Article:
To say Madisen Ward & the Mama Bear have a great gimmick stretches the boundaries of understatement -- a guy in his late twenties harmonizing and switching back and forth on lead guitar with his mother in her early sixties is likely to get press even if their music was little more than adequate. However, the debut album from the duo, 2015's Skeleton Crew, confirms that this pair get over honestly on their talent, showing impressive skills as vocalists, instrumentalists, and songwriters. Madisen Ward gets top billing here for good reason: his rich but flexible voice boasts a wealth of dramatic power, and he absolutely knows how to sell these songs, spinning his literate stories of Southern life with the skill of a gifted actor. But if Madisen Ward is the star of the show, Ruth Ward (aka Mama Bear) is a more than worthy collaborator: her high, sweet, supporting vocals complement her son's very well, and while the guitar work here is subtle, the two players weave their instrumental lines around one another with artful intelligence, giving the melodies a strength that doesn't get in the way of their folkie simplicity. And while the duo are clearly informed by blues, folk, and gospel sounds, they don't land comfortably in any particular camp. These melodies may be elemental, but they're hardly simple; they're a fine match for lyrics which deal with the stuff of ordinary lives with compassion and perception, ranging from love and war to pie and Cherry Coke. Jimmy Abbiss' production captures the interplay between the musicians very well, focusing on the acoustic space of the voices and guitars, and providing accompaniment that enhances the songs rather than weighing them down. If it takes the family band angle to get Madisen Ward & the Mama Bear into the marketplace, let it be said that far more intrusive gimmicks have been used in the service of far less satisfying music, and Skeleton Crew is a debut with heart, soul, and fine songs to spare.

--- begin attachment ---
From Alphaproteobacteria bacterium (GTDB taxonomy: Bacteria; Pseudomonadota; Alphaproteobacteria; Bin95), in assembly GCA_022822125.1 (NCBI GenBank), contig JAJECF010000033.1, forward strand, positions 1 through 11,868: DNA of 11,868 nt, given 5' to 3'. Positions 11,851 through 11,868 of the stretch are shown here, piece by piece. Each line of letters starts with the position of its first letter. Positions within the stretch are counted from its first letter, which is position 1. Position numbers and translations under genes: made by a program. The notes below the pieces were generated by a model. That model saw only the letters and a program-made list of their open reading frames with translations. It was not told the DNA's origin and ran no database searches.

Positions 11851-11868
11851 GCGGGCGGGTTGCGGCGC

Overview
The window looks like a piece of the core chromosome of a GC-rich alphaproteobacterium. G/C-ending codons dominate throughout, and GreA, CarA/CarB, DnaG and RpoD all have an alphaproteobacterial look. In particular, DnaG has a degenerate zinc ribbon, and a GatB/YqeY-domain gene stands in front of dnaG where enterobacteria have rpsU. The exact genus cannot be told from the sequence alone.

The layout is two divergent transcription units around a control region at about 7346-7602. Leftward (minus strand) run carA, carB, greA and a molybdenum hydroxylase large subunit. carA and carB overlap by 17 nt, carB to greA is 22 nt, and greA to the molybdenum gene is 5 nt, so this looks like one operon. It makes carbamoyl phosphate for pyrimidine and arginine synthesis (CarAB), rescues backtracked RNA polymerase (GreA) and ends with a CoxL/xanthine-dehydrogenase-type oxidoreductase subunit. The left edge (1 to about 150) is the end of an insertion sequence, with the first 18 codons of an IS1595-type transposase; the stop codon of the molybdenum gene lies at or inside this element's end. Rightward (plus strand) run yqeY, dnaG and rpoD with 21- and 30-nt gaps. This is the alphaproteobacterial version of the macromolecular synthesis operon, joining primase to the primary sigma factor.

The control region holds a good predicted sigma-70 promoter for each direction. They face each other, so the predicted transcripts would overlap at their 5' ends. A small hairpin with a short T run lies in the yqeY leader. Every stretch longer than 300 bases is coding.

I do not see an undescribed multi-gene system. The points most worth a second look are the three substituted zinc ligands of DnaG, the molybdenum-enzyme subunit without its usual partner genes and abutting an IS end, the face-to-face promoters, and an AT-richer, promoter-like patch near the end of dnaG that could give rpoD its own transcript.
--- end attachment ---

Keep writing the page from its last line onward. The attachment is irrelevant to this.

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AllMusic Review by Mark Deming